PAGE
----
Thanks to the collaboration established with the laboratory of Marine biotechnology of The Algarve Centre of Marine Sciences (CCMAR-Algarve, Portugal), we optimized T. chui growth in 1L-bubble column photobioreactors and obtained a Sr (natural isotope) removal efficiency from seawater of 100%. Moreover, we discovered that CO2 injections accelerate algae growth and improve Sr uptake by the cells. These results are promising since this type of photobioreactor can be reproduced on a large/industrial scale and could be used simultaneously for atmospheric CO2 mitigation. T. chui has proven to be a robust species, able to reach high cell densities in environments with different salinities and pH, which is an essential requirement for an organism to be used as a bioremediation agent. Our results also suggest the use of other species within the genus Chlorodendrophycae for bioremediation purposes regarding 90Sr pollution since it has been shown that Sr uptake is related to micropearl formation (Segovia et al, 2022, under review).
Martignier A., Pacton M., Filella M., Jaquet J.-M., Barja F., Pollok K., Langenhorst F., Lavigne S., Guagliardo P., Kilburn M.R., Thomas C., Martini R. and Ariztegui D. (2017) Intracellular amorphous carbonates uncover a new biomineralization process in eukaryotes. Geobiology 15: 240-253.
Martignier, A., Filella, M., Pollok, K., Melkonian, M., Bensimon, M., Barja, F., Langenhorst, F., Jaquet, J.M., Ariztegui, D. (2018) Marine and freshwater micropearls: Biomineralization producing strontium-rich amorphous calcium carbonate inclusions is widespread in the genus Tetraselmis (Chlorophyta). Biogeosciences, 15, 6591-6605.
Martignier, A., De Respinis, S., Filella, M., Segovia, I., Marin, B., Günther, G., Barja, F., Tonolla, M., Jaquet, J.-M., Melkonian, M., Ariztegui, D. (2020): Biomineralization capacities of Chlorodendrophyceae: correlation between chloroplast morphology and the distribution of micropearls in the cell. Protist 171:125760.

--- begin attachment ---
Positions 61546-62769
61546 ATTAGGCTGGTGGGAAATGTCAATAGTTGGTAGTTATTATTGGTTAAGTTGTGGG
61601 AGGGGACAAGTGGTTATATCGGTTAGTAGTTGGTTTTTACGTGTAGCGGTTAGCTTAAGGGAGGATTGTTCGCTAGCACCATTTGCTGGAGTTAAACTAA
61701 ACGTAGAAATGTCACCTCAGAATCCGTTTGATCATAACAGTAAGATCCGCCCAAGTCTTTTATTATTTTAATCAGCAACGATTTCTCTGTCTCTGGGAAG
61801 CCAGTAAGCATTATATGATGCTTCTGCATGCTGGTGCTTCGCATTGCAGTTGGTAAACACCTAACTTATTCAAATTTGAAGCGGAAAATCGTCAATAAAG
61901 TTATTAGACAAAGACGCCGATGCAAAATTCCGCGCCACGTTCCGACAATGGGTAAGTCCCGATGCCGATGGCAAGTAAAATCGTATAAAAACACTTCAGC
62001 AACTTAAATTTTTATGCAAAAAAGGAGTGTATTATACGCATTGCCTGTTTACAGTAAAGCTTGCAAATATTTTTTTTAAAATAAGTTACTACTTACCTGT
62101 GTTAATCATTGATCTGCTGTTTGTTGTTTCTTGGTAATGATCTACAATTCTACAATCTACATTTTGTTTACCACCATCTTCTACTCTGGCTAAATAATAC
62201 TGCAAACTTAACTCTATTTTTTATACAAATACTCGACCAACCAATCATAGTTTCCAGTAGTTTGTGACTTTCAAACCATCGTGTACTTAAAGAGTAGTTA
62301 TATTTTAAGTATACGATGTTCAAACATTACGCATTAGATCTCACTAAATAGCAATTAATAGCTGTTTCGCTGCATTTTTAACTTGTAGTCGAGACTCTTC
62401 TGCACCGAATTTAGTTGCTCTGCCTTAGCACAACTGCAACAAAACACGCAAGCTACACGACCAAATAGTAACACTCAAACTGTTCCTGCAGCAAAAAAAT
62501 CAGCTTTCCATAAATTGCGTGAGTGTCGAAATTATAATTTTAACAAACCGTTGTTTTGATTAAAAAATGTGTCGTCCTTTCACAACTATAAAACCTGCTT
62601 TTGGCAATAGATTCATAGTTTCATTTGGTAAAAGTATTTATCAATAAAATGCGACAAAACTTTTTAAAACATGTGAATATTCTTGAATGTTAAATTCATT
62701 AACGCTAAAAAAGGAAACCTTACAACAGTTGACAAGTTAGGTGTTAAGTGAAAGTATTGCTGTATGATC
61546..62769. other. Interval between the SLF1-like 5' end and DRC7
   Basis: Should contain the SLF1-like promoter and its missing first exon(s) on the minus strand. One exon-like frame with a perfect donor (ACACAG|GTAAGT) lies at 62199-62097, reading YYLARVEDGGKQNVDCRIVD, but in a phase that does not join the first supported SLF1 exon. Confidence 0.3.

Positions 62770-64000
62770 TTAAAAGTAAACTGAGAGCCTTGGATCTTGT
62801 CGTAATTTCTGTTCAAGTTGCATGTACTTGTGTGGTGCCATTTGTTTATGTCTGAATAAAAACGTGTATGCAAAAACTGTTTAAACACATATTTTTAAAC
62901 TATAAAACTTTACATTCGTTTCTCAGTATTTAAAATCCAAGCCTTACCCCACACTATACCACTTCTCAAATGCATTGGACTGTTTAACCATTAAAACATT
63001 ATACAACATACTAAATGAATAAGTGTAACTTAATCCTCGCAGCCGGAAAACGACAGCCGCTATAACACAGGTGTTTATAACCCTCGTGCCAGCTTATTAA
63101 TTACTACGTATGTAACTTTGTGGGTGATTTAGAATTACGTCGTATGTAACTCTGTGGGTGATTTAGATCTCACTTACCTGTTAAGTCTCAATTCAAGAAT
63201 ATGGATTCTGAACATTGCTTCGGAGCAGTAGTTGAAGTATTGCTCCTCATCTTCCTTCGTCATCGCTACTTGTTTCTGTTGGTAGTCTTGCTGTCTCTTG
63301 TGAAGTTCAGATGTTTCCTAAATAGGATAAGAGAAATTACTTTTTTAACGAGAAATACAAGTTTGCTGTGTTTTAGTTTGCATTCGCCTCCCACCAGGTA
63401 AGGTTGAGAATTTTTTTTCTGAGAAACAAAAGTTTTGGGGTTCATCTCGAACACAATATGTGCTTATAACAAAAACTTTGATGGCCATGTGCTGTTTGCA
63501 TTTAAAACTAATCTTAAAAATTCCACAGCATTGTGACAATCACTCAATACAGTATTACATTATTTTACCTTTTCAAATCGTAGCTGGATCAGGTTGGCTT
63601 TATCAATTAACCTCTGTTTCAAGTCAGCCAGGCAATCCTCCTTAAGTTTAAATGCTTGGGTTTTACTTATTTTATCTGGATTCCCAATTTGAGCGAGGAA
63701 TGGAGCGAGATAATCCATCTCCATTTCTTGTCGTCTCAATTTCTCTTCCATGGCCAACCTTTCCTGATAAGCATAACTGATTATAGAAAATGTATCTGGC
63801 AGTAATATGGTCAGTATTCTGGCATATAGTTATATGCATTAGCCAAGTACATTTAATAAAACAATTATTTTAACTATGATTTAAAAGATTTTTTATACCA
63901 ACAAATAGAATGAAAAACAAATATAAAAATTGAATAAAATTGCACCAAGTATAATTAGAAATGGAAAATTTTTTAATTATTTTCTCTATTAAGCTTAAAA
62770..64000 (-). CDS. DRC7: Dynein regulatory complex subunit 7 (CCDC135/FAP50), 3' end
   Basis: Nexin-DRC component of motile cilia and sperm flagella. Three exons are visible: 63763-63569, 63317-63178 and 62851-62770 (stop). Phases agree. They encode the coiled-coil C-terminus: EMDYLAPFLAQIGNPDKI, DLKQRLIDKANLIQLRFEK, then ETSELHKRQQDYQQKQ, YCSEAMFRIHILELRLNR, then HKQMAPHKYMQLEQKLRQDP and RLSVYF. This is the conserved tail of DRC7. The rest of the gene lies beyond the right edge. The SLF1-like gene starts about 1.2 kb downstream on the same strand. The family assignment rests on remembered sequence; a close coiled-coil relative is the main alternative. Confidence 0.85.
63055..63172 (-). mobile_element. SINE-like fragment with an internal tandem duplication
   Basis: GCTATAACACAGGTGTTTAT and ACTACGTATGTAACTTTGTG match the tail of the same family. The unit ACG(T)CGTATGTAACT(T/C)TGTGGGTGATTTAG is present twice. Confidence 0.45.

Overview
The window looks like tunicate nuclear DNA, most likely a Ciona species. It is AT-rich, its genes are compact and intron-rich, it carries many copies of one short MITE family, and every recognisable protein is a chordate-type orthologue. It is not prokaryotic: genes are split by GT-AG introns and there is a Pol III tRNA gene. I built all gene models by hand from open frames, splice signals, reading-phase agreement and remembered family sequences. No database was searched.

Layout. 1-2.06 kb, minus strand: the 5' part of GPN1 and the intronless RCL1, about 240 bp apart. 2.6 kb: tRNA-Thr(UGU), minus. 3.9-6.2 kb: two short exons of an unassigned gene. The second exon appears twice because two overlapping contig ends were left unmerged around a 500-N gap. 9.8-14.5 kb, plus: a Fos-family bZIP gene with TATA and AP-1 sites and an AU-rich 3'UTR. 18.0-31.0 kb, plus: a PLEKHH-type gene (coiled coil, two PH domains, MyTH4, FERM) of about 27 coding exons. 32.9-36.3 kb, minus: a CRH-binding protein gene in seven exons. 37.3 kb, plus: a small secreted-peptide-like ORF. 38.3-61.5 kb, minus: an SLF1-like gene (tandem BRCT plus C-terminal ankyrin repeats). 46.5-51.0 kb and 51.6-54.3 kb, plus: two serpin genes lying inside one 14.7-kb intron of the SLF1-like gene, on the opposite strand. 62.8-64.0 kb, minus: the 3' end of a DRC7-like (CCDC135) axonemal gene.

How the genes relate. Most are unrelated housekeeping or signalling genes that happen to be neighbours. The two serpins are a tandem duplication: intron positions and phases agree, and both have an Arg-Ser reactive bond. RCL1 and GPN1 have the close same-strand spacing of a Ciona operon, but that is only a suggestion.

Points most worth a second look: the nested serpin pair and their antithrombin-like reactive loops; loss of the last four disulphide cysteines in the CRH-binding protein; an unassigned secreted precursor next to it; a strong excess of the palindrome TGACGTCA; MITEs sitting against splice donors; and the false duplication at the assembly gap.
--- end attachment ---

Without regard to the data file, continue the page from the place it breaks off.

Persons involved in the project
Prof. Daniel Aritzegui
, project leaderInés Segovia Campos
, phd studentFrancois Barja
, lecturer, Department of Botany and Vegetal Biology, UNIGE
Karl Perron: Lecturer, Department of Botany and Vegetal Biology, UNIGE.Montserrat Filella
, lecturer, Department F-A Forel for Environmental and Aquatic Sciences, UNIGEJean-Michel Jaquet
, guest scientist, Department of Earth Sciences, UNIGEAgathe Martignier
, SEM lab manager, Department of Earth Sciences, UNIGE (presently accomplishing her dissertation on the subject that is the base of this proposal)
Dario Acha: Professor/Director, Universidad Mayor San Andres (UMSA), Instituto de Investigaciones Biologicas, La Paz, Bolivia
Stephan Jacquet: Senior researcher, INRA, Thonon-les-Bains, France.
Mauro Tonolla: Head of the Laboratorio di microbiologia applicata (ICM), Bellinzona (Ti)
Luis Miguel Laglera Baquer: Professor/Head of Analytical Chemistry at Universitat de les Illes Balears (UIB)
Last update to this project presentation 17.01.2023